Family gold burglaries reduced by 52.6% to 576 offences in 2022 compared with 1,214 offences in 2021. Offences appear to correlate to the market value for gold, 2022 has seen relatively stable gold prices and therefore lower levels of thefts.
Copper is the most frequently targeted metal with cable thefts reporting a 24.6% increase for 2022 with 1,563 offences, compared to 1,254 in 2021. Offences reduced in the latter half of 2022 but the quantity and value taken during each offence increased substantially. Offences show a strong correlation to the market value of materials and therefore offences are expected to increase into 2023.
Lead thefts from church roofs increased in 2022 by 6.8% from 162 offences recorded in 2021 to 173 offences recorded in 2022. The harm caused by these offences is substantial and leads to significant loss of heritage along with expensive repair costs to listed buildings.
Reporting of agricultural and construction equipment thefts has increased by 14% with 3,446 offences in 2022 compared with 3,022 offences in 2021. There are seasonal offending trends with many thefts reporting foreign national offender organised crime group involvement and international disposal of property.
2022 saw a 22.6% increase in fuel theft reporting, likely due to changing legislation regarding red diesel sales. As cost of living pressures increase it is likely that these offences will continue to increase into 2023.
To improve our understanding of organised acquisitive crime it is important that all such offences are reported to police.
You can report to local police by calling 101 or 999 if there is an immediate risk of harm or danger. Alternatively, if you wish to remain anonymous, please contact Crimestoppers.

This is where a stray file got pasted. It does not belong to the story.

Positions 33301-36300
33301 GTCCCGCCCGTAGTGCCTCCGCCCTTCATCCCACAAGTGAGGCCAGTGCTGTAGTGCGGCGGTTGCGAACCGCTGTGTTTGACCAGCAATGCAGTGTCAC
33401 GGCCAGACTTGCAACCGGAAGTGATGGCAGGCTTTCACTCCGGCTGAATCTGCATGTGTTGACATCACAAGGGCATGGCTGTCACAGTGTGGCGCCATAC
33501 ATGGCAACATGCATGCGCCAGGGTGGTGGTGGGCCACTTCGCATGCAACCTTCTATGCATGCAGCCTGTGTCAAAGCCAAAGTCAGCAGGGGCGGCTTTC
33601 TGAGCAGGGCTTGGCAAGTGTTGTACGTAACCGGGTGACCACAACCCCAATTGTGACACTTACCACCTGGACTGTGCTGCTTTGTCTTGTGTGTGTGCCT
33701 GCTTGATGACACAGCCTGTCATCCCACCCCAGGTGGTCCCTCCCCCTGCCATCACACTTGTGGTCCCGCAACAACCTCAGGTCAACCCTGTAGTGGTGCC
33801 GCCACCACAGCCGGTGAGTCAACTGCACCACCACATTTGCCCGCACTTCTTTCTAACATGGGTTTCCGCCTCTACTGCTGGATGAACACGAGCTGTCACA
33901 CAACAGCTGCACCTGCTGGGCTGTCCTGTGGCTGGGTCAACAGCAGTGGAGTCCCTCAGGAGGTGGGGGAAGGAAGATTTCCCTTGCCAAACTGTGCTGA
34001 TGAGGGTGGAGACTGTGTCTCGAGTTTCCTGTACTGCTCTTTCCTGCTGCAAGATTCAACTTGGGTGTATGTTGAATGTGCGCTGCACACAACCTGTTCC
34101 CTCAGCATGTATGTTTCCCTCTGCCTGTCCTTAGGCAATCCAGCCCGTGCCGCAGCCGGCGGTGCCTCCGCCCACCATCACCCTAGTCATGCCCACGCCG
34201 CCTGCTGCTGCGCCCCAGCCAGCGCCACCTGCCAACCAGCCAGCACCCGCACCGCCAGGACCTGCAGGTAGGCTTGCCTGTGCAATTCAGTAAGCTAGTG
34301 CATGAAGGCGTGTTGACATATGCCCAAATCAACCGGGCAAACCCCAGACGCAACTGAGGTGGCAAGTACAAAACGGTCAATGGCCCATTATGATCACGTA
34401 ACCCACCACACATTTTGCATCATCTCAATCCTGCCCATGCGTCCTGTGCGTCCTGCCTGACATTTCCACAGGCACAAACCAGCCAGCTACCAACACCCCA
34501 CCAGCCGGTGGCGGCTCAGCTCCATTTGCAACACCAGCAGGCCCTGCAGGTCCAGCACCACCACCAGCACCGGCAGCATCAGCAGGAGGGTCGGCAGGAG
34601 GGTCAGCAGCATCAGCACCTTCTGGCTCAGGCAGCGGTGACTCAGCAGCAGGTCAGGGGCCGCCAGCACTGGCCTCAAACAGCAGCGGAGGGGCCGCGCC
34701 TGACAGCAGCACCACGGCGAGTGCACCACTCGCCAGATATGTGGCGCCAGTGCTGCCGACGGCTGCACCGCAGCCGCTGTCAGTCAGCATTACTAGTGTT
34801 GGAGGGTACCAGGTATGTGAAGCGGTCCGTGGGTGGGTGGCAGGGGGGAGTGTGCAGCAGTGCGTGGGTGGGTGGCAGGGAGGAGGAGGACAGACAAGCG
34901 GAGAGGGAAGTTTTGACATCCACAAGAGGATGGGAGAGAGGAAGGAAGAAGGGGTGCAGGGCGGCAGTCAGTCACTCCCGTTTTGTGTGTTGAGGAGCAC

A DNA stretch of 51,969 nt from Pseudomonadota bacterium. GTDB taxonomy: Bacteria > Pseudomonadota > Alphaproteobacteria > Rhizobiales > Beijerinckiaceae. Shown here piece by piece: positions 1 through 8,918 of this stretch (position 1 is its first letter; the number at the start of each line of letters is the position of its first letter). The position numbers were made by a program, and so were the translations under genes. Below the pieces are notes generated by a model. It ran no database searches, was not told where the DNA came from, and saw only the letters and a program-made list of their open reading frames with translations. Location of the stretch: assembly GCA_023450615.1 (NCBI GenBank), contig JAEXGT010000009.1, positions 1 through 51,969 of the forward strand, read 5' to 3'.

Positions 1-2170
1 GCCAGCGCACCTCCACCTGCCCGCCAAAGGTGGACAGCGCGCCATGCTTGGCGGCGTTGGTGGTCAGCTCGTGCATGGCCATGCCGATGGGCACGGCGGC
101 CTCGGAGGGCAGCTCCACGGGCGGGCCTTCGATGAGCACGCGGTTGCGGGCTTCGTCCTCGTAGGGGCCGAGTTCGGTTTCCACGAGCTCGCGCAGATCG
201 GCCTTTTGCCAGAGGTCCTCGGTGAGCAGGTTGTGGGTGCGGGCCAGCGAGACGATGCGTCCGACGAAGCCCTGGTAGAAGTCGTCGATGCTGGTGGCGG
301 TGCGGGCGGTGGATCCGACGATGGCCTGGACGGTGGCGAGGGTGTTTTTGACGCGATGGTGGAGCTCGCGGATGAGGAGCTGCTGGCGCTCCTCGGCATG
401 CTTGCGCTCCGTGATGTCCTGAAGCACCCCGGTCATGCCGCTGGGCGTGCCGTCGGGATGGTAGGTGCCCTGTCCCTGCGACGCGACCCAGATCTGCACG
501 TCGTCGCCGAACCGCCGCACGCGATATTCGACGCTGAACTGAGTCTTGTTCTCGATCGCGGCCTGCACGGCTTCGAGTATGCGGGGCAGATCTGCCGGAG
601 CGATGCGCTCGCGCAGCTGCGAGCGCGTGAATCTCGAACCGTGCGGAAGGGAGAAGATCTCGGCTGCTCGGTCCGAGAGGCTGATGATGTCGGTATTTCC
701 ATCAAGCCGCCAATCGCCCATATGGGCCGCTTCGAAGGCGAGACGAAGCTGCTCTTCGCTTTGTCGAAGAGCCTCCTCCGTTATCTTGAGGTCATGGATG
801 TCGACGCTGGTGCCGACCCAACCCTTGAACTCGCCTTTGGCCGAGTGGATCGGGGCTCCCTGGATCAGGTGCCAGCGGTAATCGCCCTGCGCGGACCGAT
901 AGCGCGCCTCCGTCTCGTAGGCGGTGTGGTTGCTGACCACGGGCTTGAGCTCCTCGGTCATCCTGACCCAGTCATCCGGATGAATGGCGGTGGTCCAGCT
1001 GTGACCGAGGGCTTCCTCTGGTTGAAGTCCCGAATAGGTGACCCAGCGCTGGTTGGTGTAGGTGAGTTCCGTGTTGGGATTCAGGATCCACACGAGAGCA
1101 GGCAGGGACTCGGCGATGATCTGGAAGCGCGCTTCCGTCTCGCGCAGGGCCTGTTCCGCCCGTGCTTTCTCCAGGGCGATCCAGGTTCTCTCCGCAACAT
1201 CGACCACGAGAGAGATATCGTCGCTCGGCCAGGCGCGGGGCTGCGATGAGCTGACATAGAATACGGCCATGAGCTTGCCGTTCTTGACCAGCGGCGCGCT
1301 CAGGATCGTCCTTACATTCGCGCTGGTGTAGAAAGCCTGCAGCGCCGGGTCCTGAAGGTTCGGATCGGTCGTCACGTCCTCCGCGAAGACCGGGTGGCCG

When reporting such offences ensure that accurate details of the offence are provided including descriptions of property, method of offending and descriptions of offenders/offending vehicles.
Ensure that your property/business is secure and has up-to-date security measures to prevent thefts from occurring. In the event of a theft ensure that any CCTV imagery is shared with police to assist in apprehending offenders.
If you suspect that a crime is taking place do not put yourself at risk, instead call the police and report what you have seen.
For crime prevention advice visit your local police website, where resources will provide advice on safety tools, property marking systems and other methods of keeping property and public safe.
Catalytic converters, which clean harmful gases before they exit a vehicle's exhaust pipe, are often targeted by thieves because of the precious metal they contain.
In February 2022, police forces across the UK visited over 600 premises, including catalytic converter process plants, scrap metal dealers (as shown in image), vehicle dismantlers and catalytic converter buyers, and made 30 arrests as part of a crackdown on metal crime and money laundering in the waste industry.
British Transport Police coordinated the operation, which saw police forces join experts from the Joint Unit for Waste Crime, Smartwater Group, and motor industry to carry out this synchronised enforcement action.